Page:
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Office lease negotiations: What traps should a tenant look for?

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Martha K. Guy

Lease forms created by commercial landlords are typically absurdly one-sided. Nevertheless, tenants are often too quick to accept a landlord's "standard form" lease. This approach can lead to later regrets when costly issues arise.

A tenant should actively manage the lease negotiation by forming a team with a broker and an attorney, both of whom specialize in tenant representation. That team can then help the tenant to remove or mitigate the most egregious provisions. At a minimum, the tenant should be aware of the lease terms and make a business decision based on full knowledge of choices. Below are examples of potentially costly issues that should be addressed in any office lease negotiation:

• Construction and Delivery:

o The construction terms impact rent commencement, delivery date, and numerous other lease provisions and should, therefore, be fleshed out early.

o What happens if the landlord is late in delivering the premises? Address the possibility that the tenant would then be in holdover under its current lease and thereby paying greatly increased rent.

o What about construction allowances? If the tenant is responsible for over allowance amounts, require that the landlord's construction costs be competitive. In a tenant-build, will a landlord's "construction supervision fee" unexpectedly eat up the allowance?

o Is pre-delivery notice required so that the tenant has adequate time to move-in or to start its tenant improvements before the rent or rent-countdown starts?

• Project, Premises and Parking Rights:

o Most leases state the premises are delivered "as-is" excepting specified tenant improvements. However, shouldn't the landlord deliver the premises with mechanical systems (e.g., HVAC and lights) in working condition and in compliance with ADA and other code requirements? Get delivery warranties and future maintenance requirements so that the condition and level of service that made the location initially desirable to the tenant are maintained.

o How are the premises measured? The method used can significantly impact the rent, tenant's percentage obligation for operating costs, and any construction allowances provided.

o Will the tenant need the ability to expand or contract the space as its business expands or contracts? Negotiate these rights at the outset, while bargaining power is strong.

• Term:

o When is the rent commencement date? Tenants are often surprised to find that rent commences earlier than they expect.

o Are there options to extend? It is important to detail all terms of the option in the lease (versus "agreeing to agree") in order for the tenant to have an enforceable right of extension.

• Rent, Operating Costs, Taxes and Insurance:

o Tenants often focus only on the base rent number. However, in almost all cases, the tenant is also responsible for a proportionate share of real estate taxes, common area maintenance expenses and insurance expenses—either in total (triple net lease) or to the extent total costs exceed a base amount (modified gross lease). These additional pass-through charges can be substantial. Obtaining estimates and prior cost reports, imposing caps on increases, and excluding inappropriate costs are typically heavily negotiated.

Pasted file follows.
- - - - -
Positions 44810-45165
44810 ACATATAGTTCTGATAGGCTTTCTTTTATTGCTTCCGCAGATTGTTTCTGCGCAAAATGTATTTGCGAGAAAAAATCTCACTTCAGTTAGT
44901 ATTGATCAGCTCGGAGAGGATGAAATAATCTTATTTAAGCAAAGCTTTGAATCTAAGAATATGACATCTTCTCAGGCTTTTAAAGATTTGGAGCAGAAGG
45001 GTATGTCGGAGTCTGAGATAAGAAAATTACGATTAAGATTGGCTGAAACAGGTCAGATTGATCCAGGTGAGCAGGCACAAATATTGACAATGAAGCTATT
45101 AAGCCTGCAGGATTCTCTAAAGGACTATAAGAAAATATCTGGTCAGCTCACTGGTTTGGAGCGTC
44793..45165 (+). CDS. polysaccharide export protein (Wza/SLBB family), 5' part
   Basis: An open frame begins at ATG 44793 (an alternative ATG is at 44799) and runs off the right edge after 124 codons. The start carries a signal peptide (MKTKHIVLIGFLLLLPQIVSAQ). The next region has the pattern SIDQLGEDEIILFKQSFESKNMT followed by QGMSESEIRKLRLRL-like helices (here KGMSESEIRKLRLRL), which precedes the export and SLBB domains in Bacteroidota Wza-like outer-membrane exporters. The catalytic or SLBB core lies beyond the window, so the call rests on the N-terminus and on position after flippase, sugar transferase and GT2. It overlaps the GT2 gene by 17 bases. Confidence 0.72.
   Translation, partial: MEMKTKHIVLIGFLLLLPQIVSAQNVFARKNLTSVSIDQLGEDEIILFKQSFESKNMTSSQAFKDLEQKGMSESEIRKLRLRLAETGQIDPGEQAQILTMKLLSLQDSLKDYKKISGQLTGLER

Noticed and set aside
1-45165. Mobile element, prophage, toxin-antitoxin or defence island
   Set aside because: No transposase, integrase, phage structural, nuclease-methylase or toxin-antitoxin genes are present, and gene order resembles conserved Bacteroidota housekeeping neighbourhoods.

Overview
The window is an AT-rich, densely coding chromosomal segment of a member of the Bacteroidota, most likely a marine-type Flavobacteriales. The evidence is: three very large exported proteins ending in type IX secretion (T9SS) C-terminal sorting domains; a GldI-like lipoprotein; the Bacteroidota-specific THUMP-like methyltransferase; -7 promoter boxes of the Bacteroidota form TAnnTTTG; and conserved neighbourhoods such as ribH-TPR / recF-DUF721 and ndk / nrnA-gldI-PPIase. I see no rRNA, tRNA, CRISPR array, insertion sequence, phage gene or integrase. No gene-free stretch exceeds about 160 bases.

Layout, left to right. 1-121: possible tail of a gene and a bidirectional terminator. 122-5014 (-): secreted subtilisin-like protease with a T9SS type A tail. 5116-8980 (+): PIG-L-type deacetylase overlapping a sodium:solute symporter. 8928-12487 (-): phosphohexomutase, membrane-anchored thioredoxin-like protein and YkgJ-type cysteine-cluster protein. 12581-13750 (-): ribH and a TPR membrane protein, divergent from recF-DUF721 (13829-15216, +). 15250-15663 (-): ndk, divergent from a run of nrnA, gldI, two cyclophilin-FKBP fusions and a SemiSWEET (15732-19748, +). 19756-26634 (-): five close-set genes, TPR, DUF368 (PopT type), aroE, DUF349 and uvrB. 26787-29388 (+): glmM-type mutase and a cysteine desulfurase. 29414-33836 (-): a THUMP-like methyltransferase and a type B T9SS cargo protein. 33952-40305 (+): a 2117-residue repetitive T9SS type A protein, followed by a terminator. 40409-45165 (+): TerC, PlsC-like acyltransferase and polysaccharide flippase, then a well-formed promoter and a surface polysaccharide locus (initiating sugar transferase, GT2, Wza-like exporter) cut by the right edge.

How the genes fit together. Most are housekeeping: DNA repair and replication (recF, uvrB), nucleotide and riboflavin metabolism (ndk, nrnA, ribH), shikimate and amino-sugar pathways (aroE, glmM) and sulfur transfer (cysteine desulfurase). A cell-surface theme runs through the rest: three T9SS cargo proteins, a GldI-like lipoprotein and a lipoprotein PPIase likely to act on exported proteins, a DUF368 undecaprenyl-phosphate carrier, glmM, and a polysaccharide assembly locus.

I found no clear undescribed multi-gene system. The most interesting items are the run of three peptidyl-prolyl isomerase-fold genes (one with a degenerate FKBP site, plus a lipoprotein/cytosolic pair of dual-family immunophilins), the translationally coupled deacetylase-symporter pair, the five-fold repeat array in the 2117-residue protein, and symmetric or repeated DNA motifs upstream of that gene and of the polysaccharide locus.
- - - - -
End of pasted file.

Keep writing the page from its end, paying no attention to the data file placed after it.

o If the real property is transferred during the term, the tenant can be surprised by a large "change of ownership" increase in taxes. Prohibiting or limiting pass-through of these increases is ideal, but, if unavailable, the likelihood of a transfer of the property during the term should be evaluated.

• Services and Utilities: Does the landlord use the ability to charge for "over-standard" and after-hours utilities as a profit-center?

• Insurance and Indemnity: Carefully analyze landlord's typically one-sided lease provisions regarding insurance, indemnity, waiver of claims, waiver of subrogation, and repair and reconstruction. These provisions often impose liability on the tenant for potentially devastating risks of loss. Also, seek rent abatement in a casualty event where the premises are unusable.

• Assignment and Subleasing: A tenant may need to assign as an exit strategy or because of a sale of the business. A tenant may also need to sublet to address changes in the amount of space it needs. Minimize the restrictions on assignment and subletting so that they do not go beyond the landlord's legitimate interests.

• Relocation Rights: Landlord lease forms often include a right for the landlord to move the tenant to another space. Obviously, this should be removed or significantly limited!

• Surrender Condition: The tenant will want to simply turn over the keys at the end of the lease. Landlord forms, however, often require the tenant to repaint or recarpet the premises and remove tenant improvements or alterations at expiration. Tenant protections need to be negotiated in such cases.


Martha K. Guy, Esq., is an attorney at law in San Diego. She specializes in commercial real estate transactions, including leasing transactions, real property acquisitions and dispositions and numerous other transactional matters for her clients. With her background in both top-tier law firms and at senior executive levels in-house, Martha is uniquely able to provide both sophisticated legal experience and a business-oriented, cost-effective focus to her clients. Please contact Martha at (858) 551-0780 or martha@mguylaw.com.

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